What the heck is PKM? -or- Organization for Authors

Ever since I re-joined Medium (after a hiatus of about a year), I have been inundated with articles on productivity apps and apps for “PKM”. For the longest time, I had no idea what this PKM thing was, but these articles were about Trello, Notion, Obsidian, Capacities, and others.

It turns out, PKM stands for Personal Knowledge Management—one kind blogger actually slipped that into their article for ignorant people like me. PKM is an author’s nightmare—or dream. We are inundated with information: writing craft, research for our books, marketing information, and more.

I have notebooks and random pads of paper all over my office filled with such information. I’ve got folders of it in my Gmail account. And I can tell you, if I needed to find some bit of information I remembered reading—or was it something I heard in a seminar at some conference?—and needed to find it… well, good luck! The odds are I’d spend about an hour searching for it and then eventually give up and either search for the information online once again (maybe I would find it, maybe not) or just give up.

So, uh, yeah, PKM sounds like a pipedream. But, strangely enough, there seems to be a rather large industry devoted to it based on the number of apps I’m learning about. Oh, and AI is only making these programs work better and faster (so far the only good thing I’ve heard about AI).

So, what apps have I been playing with? I have to admit too many!

I’ve used Trello off and on for many years. I’ve always liked the bulletin board aspect of it. It’s like an organized bulletin board or a card file where you can create lists or stacks of cards. You can also create “boards” for each different project you are working on or type of information you are collecting (one for your current book, another for marketing advice, etc).

Notion is similar, only it has a lot more complexity to it. There are a lot of different things you can add to your Notion boards. To be honest, the learning curve was pretty high, and I quickly became tired of setting it up and trying to figure out all I could do. A lot of people swear by it, however. So, if you have the time and desire, you might love it too.

Capacities is the most recent app I’ve tried to use and so far I’m finding it fascinating. You can add people, objects, images, and other things. You add them to “pages” and can list things or people or even create a text document on a page. The key is that you tag everything, so when you go looking for it, the AI will find it easily. It also does something really fun, which is made a map showing all the connections (see picture above).

Right now I’m fooling around with it in order to organize the very complicated world a client of mine has created where he has many different series, all with overlapping characters. I can add a list of character names and tag each one with the series, book, whether they’re a main character, secondary, or walk-on. Once all the names are in, we’ll be able to see the overlap of characters within books, and what I think may be even more useful, a list of all the walk-ons in each book so that when my client needs one, he’s got a list of names to choose from and he’ll know who the person is and where they’ve been mentioned before. The only problem with this is that I’ve got to enter all the information—a time-consuming project! (Maybe this is what VAs are good for.)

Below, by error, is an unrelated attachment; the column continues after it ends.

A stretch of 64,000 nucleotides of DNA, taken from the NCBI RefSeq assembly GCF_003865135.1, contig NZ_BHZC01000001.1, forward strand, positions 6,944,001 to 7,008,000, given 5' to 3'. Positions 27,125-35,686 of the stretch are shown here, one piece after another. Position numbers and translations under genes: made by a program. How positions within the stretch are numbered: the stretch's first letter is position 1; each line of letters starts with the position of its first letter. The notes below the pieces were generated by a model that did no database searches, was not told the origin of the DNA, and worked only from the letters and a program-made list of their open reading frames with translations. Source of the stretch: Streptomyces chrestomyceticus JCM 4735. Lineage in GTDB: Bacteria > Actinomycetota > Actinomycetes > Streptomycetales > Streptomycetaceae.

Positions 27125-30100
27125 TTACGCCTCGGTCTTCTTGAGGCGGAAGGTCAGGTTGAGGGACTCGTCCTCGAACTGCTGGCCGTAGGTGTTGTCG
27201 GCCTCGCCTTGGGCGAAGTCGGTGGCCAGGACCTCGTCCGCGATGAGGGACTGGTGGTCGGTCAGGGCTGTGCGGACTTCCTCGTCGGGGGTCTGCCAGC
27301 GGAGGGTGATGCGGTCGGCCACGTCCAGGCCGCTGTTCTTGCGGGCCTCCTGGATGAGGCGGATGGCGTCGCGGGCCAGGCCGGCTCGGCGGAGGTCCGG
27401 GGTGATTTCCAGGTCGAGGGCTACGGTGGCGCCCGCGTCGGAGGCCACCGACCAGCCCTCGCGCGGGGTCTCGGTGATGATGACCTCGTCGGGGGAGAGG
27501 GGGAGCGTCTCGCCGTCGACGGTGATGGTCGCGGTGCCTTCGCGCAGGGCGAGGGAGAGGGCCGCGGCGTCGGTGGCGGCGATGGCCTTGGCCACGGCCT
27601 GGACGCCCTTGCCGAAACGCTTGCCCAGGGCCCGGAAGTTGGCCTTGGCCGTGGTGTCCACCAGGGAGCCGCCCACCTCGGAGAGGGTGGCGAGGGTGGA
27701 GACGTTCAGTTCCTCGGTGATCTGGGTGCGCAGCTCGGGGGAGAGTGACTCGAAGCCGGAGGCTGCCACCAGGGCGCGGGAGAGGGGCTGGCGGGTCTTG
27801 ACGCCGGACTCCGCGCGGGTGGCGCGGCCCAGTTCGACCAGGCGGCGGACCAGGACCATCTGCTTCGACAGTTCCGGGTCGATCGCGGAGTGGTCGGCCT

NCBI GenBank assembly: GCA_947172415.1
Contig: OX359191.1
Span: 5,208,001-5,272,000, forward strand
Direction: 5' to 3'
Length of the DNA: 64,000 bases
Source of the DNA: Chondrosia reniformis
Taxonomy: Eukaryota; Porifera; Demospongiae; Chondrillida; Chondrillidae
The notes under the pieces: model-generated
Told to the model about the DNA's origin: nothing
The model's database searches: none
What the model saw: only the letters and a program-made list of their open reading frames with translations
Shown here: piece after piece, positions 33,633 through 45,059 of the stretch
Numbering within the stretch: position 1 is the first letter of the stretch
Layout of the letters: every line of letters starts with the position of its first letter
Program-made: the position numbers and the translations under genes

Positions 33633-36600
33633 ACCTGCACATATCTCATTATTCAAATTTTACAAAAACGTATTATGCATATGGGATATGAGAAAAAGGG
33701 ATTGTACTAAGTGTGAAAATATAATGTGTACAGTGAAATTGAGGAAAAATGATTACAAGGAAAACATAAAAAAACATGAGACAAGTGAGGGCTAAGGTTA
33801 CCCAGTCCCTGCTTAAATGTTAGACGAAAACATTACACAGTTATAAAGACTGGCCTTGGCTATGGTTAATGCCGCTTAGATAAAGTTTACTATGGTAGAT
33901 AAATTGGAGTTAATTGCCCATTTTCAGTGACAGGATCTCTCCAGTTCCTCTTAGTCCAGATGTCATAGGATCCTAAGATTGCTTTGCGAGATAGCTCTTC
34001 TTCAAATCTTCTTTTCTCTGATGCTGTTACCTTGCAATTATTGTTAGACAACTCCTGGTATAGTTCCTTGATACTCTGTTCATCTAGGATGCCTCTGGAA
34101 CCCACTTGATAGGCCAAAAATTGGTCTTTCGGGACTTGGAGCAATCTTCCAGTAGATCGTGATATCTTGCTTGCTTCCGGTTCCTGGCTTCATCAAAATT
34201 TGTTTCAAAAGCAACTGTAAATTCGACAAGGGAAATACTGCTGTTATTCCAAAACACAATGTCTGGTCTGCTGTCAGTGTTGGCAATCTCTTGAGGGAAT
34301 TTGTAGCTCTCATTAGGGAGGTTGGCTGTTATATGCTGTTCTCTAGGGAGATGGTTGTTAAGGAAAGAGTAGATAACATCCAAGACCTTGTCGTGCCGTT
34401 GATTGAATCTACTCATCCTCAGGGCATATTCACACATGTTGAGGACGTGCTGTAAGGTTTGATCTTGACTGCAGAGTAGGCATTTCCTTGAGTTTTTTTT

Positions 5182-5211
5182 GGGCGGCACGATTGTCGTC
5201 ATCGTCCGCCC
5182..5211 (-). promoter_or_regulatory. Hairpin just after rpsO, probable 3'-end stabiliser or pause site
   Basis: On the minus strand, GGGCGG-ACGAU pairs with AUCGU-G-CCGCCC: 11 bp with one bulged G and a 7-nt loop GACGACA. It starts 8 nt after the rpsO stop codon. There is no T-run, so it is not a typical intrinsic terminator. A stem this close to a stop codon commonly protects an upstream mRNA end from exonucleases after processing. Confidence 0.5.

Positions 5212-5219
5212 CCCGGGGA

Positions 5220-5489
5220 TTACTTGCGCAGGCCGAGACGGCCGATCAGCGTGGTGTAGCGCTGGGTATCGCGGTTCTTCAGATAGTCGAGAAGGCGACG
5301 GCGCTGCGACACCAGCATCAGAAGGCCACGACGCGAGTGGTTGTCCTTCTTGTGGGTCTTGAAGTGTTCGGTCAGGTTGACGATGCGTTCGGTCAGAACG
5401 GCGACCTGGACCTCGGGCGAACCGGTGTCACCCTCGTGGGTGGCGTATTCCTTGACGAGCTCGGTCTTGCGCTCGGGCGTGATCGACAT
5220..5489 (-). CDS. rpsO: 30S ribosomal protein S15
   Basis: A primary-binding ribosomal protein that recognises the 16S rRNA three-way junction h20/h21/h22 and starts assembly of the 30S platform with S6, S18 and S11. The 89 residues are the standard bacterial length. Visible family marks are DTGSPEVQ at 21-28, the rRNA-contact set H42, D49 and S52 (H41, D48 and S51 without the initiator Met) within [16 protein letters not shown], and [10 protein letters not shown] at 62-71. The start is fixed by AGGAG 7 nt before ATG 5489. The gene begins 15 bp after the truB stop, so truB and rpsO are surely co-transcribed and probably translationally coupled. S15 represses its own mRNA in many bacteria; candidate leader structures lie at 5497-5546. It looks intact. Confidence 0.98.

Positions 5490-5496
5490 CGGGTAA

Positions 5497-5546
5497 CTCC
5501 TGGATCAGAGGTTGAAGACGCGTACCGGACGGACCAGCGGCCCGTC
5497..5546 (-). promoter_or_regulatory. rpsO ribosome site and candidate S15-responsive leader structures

Finally, one other app I’ve been using as a place to just drop information until I can decide what—if anything—I want to do with it is Mymind. It has a Chrome plugin, so anytime I come across some bit of information or something I read in an email that I want to remember, I just save it to Mymind with the click of a button. The key to all of these programs—and Mymind is not different—is the tagging. I tag everything I put in and their AI adds other tags as well. This way I can easily find anything I’m looking for just by typing it into the search bar. And if I can’t think of what I might have tagged it as, I can also search by anything that might be in the note. It’s like a notebook filled with random information that will just open to the right page when you need to find something. So helpful!

At the core of all these new PKM apps, of course, is AI. All I can say is that finally I have found a use for this new technology and one reason not to hate it so much.

Merry
 

Meredith Bond is an award-winning author of a series of traditionally published Regency romances and indie-published paranormal romances. Known for her characters “who slip readily into one’s heart,” Meredith’s heart belongs to her husband and two children. Meredith’s second favorite pastime is teaching others to write.

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